Tuesday, March 24, 2009

Not the only one who thinks constraints are required

An older post by Obie Fernandez speaks to the constraint thread I find running through many disciplines. I've now spent almost 8 months trying to bring agile to a traditional design agency and we've had some amazing success and terrible failures. I went back and read through all my blog entries I created at the start of this journey and I never explained what my thoughts and perspectives are on constraints.

When solving a problem in a problem space with almost unlimited possible solutions, such as architecture, graphic design, or software engineering, the use of an over-arching design principal is absolutely required for success. Really good solutions often rendre the underlying principal invisible. The visitor to the solution site (words, websites, code) may not be able to immediately artiuclate what the principal or principals were, but they can immediately tell a well-ordered paradigm. The Kool-Aid crowd of the RoR scene has embraced a very strong design principal in Rails. What are some other examples of this principal at work?

Graphic designers have to tell a story when creating their portfolio. There has to be an arc to the story they tell. It's often useful to think, ok, this portofolio is going to evolve along the color wheel. The start of the book will be red, then green, then blue. I will tell a story using color. The solution is transparent, yet the visitor feels a smooth sense of flow to the book without knowing why. It doesn't matter whether they identify the arc or not, its existence and the book's adhearance to the rule makes it coherant.

Usability is the study of creating a coherant language in your software site. The use of personas and stories with a "so that" clause are great examples of creating a well-defined guiding principal that leads to a condition of self-contained coherance. It is very much a semoitic practice. Well designed software contains a very easy to grasp completely consistent internal logic. It may be for grandma instead of Skippy Jr., but it doesn't matter; when the logic is consistent (due of course to rigid adhearance to a simple constraint), the user is able to explore and map out the semoitic rules of the system. The surface of the software is discoverable and the way through the rabbit hole quickly becomes well-known.

OOAD uses this same technique. A well designed object has multiple constraints: closed for modification but open for extension; clearly defined responsibility; encapsulation; loose coupling; etc. When you read code that follows these prinicipals, you always already know what it does when you read it. The more you read the good code out there, you start to absorb the zeitgeist of patterns subliminally, and you start to try to factor your own code to follow these well known best practices.

Biggest take away from trying to do things right: It takes constant, ceaseless, undying devotion. The difference between doing right and doing wrong is not the amount of work or the intensity factor. It's just that you get a lot more high quality work done in less time. Desiging good OO code is really hard and coders under pressure will always revert to desperate perl hacking with arrays and hashes. Doing a stand up every dayis hard because something more "urgent" (but less important) will always come up. Tracking velocity is brutal because every day it tells you that you and/or your management (or client) is full of shit and you're not going to get it all done on time (probably because most of what you're doing is not valuable anyway and you haven't thrown out the junk with enough constraints - you were driving to get the dollar rather than being driven by a well defined ROI MMF business reality).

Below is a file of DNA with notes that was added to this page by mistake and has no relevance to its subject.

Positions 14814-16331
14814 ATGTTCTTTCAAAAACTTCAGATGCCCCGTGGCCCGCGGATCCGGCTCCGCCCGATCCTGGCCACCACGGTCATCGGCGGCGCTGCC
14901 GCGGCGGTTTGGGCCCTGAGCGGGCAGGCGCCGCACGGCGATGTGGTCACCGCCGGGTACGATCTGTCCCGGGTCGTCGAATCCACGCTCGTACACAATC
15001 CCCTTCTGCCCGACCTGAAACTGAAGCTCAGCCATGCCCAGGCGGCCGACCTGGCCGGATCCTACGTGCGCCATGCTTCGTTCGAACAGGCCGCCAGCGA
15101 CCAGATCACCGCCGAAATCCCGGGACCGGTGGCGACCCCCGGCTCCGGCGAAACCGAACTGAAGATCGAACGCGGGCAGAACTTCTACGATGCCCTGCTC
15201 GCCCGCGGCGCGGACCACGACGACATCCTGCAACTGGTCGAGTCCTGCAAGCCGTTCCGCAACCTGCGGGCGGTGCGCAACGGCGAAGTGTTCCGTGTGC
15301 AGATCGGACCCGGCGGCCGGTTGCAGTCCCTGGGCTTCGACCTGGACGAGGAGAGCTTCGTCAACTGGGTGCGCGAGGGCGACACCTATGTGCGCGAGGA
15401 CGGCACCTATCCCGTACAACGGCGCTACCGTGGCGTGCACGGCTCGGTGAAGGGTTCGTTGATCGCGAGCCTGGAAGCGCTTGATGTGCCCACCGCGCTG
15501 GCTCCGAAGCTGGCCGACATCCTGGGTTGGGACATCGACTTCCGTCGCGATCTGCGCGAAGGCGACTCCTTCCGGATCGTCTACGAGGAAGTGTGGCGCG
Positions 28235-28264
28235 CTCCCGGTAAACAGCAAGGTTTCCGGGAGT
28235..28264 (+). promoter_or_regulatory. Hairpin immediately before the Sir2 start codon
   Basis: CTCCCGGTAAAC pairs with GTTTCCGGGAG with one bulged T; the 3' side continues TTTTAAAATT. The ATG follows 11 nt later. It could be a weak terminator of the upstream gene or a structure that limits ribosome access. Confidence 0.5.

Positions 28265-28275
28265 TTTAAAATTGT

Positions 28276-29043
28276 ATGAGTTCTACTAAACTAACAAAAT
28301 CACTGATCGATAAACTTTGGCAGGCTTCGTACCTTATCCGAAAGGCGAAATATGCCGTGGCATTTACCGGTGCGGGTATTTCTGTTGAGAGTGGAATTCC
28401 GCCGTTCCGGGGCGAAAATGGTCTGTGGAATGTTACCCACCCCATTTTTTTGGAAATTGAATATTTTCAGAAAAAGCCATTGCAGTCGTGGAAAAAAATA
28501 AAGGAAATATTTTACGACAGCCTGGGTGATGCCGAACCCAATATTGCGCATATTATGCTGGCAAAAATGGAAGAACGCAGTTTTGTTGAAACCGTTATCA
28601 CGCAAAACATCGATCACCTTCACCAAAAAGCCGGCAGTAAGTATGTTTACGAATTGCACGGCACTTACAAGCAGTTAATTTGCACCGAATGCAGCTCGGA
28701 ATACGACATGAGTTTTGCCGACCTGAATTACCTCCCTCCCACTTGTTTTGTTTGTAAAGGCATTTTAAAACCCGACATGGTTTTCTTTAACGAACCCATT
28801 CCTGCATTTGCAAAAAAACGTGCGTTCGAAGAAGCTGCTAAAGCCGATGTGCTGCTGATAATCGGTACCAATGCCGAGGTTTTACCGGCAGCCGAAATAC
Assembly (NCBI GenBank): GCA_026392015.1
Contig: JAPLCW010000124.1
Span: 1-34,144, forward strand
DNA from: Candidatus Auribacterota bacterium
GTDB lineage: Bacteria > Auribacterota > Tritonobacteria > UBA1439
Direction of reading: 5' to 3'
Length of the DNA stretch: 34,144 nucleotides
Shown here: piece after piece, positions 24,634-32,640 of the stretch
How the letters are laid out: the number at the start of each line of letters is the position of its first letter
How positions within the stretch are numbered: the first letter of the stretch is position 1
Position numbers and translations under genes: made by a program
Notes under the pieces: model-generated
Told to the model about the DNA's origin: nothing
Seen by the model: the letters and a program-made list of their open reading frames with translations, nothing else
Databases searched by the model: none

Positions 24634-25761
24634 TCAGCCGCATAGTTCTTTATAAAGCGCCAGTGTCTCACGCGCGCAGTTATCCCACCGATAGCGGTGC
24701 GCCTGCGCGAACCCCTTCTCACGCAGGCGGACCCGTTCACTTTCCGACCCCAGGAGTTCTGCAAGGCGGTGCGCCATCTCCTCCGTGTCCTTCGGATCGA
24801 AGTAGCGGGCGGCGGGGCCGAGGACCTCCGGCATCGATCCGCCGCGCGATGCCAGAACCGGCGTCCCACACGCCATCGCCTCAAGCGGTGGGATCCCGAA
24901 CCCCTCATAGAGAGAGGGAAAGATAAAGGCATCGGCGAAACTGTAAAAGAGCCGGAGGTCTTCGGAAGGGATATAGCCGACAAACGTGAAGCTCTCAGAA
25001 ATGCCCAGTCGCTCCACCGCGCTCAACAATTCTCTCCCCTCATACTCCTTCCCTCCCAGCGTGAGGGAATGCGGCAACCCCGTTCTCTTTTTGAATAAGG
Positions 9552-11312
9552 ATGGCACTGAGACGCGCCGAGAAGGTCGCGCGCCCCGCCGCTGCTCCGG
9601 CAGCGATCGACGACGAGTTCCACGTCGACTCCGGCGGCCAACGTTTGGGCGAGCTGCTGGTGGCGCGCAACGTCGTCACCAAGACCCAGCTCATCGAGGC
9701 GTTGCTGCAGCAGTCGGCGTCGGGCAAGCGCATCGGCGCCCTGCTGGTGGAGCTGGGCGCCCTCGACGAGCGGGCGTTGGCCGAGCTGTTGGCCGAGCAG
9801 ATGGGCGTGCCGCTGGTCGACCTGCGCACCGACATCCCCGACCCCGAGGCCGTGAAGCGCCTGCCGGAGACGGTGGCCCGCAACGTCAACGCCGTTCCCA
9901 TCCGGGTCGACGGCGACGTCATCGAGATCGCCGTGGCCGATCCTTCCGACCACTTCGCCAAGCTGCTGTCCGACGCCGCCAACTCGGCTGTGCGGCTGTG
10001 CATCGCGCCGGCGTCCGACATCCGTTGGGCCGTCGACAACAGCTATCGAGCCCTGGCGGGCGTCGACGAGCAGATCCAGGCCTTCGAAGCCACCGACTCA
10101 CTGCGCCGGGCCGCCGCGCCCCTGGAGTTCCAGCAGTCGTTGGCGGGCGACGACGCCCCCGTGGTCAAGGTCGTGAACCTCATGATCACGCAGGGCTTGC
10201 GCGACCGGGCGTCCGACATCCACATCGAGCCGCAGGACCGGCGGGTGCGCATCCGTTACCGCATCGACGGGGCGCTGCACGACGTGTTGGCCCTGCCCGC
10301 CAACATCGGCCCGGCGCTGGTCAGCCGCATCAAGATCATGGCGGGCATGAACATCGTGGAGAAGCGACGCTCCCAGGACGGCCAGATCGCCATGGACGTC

Biggest Failures
  • No code review, whether by pairing or old school diffing code check-ins
  • Letting ruby kool aid drinkers baffle me with bullshit when i should have seen the desperate perl hacker array and hash smash from miles away (badly named classes with no clearly defined responsibilities, more spaghetti than the tower of pisa, etc).

Biggest Successes
  • Creating a true build and deploy cycle so that bad code doesn't escape into the wild
  • Pivotal Tracker - it is a relentless pain to constantly drive a whole team, from business leader stakeholders down to developers to all communicate in terms of business value, but the moment you let the devs go off into implementation details or the business owners look for short cuts and quick cash, you will lose your guiding principals, all benefit and value of simple constraints and SDD goes out the window. You can't ever stray from the noble truths.

Ok this post is like a mega brain fart that has books worth of ideas in it, but i just needed to blat some of this out and get on paper so to speak. I need to really develop this idea of design constraints as a critical component for success. My unique experiences in both the design and software fields, combined with my philosophy background, gives me an interesting perspective (or the ability to endlessly romance the sound of my own keyboard clacking, you decide).

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